FOR IMMEDIATE RELEASE
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Portland City Council proposes reallocation of $7 million to fund rent assistance
The amendment seeks to address the gap in funding for Portlanders facing eviction when rent protections expire in December 2022
Thursday, November 17, 2022—Today, Commissioner Dan Ryan filed an amendment during the 2022 City Council Fall Budget Monitoring Process directing the Portland Housing Bureau to refrain from advancing $7 million in funding currently allocated for the County’s Joint Office of Homeless Services should the County Commission not approve additional resources for emergency rental assistance.
“This asks delivers on the City’s commitment to keep Portlanders housed,” said Commissioner Dan Ryan. “Now is the time for the City, County, Metro and our partners at the State to leverage innovation as well as common sense solutions to address the multiple crises we face.”
Recently, City Council has been engaged in thoughtful and productive conversations about five resolutions that include homeless services, diversion programs, accelerated construction of affordable housing, workforce activation and the creation of career pipelines. Today, investments were approved to ensure steps are taken infuse innovation, creativity, common sense, compassion, and truth.
Portlanders want action and results from the investments they make when they vote—regardless of whether the investments come from Metro’s Here Together measure, or from the County via funds from the Supportive Housing Services program — or by way of City funds dedicated to the Joint Office of Homeless Services. This City Council is committed to deliver on the promises of the measures Portland residents supported.
So far, in the current fiscal year, the City of Portland has officially allocated $40.3 million to Multnomah County to run the County’s Joint Office for Homeless Services. This doesn’t include the ARPA resources for the motel shelters and other COVID-19 related costs ($8 million)—or any funds the City provides the County for the service provision of Safe Rest Villages.
With those outgoing investments, the City has very limited additional resources for rent assistance through the end of the fiscal year. As such, the City need to create some bridge financing to respond to this crisis and sort out the revenue streams for the long-term.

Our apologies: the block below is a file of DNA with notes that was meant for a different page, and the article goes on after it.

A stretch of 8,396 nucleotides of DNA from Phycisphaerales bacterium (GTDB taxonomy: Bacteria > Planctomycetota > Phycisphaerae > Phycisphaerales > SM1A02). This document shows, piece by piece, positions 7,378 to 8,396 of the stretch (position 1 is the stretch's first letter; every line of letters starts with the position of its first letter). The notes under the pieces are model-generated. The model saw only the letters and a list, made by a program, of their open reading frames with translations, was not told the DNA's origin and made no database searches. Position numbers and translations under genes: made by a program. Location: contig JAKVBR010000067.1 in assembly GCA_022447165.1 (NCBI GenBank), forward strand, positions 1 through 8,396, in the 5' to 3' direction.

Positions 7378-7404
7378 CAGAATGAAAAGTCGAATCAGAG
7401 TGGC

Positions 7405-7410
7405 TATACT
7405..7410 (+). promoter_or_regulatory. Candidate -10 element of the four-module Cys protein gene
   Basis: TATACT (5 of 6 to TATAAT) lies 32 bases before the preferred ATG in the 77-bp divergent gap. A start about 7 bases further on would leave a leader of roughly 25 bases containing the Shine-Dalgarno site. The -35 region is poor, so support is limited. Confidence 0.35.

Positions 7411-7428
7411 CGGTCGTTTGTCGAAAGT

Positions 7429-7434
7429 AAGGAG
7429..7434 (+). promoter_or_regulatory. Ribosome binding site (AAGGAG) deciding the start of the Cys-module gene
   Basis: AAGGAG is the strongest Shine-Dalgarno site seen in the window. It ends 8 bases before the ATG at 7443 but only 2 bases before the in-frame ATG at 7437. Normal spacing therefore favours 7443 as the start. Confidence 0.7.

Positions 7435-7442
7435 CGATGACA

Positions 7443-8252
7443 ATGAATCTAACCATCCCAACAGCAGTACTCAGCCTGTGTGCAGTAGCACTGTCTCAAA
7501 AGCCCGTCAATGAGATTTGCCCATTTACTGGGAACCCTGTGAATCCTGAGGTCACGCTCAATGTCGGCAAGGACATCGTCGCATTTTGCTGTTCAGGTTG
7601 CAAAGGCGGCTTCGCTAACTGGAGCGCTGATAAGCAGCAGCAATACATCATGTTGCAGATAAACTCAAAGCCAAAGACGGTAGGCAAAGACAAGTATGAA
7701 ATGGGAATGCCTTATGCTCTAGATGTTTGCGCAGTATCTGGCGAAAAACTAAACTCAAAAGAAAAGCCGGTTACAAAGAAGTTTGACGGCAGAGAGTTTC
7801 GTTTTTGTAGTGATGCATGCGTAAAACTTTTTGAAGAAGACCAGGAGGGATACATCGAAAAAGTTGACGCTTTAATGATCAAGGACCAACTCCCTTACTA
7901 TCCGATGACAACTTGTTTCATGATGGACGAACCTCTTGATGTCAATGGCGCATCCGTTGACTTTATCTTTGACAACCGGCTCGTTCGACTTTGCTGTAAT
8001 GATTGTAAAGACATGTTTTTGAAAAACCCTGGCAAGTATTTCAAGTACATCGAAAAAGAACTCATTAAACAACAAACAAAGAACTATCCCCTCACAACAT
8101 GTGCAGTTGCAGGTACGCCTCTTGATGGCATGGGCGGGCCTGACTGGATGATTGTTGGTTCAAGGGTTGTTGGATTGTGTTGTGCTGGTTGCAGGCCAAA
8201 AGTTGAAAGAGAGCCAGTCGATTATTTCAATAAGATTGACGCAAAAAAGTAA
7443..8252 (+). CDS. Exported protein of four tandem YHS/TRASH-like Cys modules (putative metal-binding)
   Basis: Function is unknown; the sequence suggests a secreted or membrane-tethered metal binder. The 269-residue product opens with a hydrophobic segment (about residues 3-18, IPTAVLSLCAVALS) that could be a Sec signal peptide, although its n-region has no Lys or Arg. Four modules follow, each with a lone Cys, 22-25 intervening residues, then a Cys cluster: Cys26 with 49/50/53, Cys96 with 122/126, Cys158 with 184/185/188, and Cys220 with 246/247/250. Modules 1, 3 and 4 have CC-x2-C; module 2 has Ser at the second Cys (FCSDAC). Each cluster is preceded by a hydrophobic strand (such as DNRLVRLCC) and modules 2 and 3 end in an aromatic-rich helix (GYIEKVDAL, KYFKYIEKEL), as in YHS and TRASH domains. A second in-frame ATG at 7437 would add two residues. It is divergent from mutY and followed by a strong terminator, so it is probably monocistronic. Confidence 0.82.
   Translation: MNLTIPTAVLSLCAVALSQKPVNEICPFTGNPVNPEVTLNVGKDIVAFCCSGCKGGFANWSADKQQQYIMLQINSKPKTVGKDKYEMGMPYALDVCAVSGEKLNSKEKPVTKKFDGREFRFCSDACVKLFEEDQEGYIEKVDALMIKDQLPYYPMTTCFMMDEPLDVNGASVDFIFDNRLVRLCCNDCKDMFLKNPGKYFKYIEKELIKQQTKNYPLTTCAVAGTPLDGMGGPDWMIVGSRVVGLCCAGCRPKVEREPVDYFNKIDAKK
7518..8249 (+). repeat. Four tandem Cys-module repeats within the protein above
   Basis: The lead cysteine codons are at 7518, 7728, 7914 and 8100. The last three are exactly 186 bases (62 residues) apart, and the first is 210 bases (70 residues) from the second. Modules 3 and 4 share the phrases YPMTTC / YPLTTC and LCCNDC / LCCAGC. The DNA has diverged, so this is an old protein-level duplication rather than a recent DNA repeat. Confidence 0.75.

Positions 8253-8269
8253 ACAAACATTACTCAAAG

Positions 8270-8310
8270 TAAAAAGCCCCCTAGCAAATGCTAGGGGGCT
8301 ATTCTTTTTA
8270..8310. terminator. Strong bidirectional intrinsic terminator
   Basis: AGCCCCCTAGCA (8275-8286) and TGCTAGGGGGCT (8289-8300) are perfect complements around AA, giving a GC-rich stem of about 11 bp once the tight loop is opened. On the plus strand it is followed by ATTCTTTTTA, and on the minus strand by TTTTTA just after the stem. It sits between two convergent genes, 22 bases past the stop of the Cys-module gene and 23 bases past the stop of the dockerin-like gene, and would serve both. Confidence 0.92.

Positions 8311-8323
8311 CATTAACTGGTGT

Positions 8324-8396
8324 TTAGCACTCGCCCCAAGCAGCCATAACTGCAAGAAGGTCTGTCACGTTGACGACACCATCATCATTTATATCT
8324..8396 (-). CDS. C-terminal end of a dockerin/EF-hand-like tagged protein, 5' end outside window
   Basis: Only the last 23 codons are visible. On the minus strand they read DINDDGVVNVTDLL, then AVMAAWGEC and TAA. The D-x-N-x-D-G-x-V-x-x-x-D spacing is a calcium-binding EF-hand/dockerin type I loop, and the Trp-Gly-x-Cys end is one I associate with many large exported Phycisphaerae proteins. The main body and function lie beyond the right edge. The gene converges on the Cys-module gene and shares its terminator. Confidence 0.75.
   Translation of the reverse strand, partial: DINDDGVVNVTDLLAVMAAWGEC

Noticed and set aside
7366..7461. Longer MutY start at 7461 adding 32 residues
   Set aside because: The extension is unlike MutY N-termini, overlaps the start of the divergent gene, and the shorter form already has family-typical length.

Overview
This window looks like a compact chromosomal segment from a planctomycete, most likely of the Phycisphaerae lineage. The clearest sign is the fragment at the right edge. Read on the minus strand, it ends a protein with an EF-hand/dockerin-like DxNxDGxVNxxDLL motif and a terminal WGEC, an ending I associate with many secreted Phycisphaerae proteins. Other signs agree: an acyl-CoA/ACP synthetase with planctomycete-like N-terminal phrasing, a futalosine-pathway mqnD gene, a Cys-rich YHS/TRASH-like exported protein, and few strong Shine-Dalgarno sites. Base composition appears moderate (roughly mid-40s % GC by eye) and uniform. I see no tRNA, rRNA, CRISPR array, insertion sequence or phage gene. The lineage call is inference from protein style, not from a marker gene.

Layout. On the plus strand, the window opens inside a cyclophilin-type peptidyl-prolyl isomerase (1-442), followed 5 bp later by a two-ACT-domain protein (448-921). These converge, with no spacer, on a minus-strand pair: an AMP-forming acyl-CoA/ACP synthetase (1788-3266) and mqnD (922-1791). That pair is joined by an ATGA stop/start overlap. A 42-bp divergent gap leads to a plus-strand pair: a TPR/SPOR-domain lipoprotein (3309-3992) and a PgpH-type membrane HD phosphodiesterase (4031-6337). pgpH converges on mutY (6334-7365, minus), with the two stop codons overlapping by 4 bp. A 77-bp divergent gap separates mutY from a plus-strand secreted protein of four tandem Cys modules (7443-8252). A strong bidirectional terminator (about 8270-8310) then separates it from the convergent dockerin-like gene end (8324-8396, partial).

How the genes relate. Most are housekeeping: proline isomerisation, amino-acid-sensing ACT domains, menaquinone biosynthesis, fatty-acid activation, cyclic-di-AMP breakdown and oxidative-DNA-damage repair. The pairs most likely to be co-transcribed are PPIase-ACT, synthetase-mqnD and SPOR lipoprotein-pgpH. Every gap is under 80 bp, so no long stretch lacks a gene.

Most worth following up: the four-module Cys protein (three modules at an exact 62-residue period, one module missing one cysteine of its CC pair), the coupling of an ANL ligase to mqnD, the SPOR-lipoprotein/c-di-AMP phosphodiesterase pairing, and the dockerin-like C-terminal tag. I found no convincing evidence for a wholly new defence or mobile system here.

Last month, all the COVID emergency tenant protections expired creating a new wave of eviction filings. Locally, and across the state, we are seeing unprecedented levels of eviction filings with the month of October showing more than 800 filings in Multnomah County, over 700 of these were due to non-payment of rent.
We are also bracing for the next potential wave of eviction filings that will come with the new state rent increase cap of 14.6%.
While we address the local need for a much better first response system to those who are homeless, as we build much better on-ramps to connect those chronically and newly unhoused to permanent housing, we must avoid an avalanche of rental evictions to only add hundreds who are rent-burdened from becoming homeless.
Therefore, we are calling on the County to redirect their unallocated surplus funds toward this need to ensure that Portland renters can remain housed for the entirety of 2024.
If the County votes not to approve additional funding for rental assistance the approved amendment directs the Housing Bureau to, “take action to reappropriate the $7 million in City funds towards rental assistance and eviction legal defense financial assistance.”
With the addition of a friendly amendment from Commissioner Rubio and unanimous support of City Council, the final directive reads:
Motion to make the following adjustments to item 979 as filed to include Directive F:
In addition to adjusting to any reallocated Joint Office of Homeless Services funding included in the exhibits to this Ordinance, the Portland Housing bureau shall refrain from advancing $7 million of the funding allocated in the current year’s budget to support the Joint Office of Homeless Services unless and until the County Commission approves an additional allocation of at least $15 million for eviction prevention. The County is planning to vote on a proposal to increase funding towards rental assistance in December. Should the County not approve this additional funding, the City will take action to reappropriate the $7 million in City funds towards rental assistance.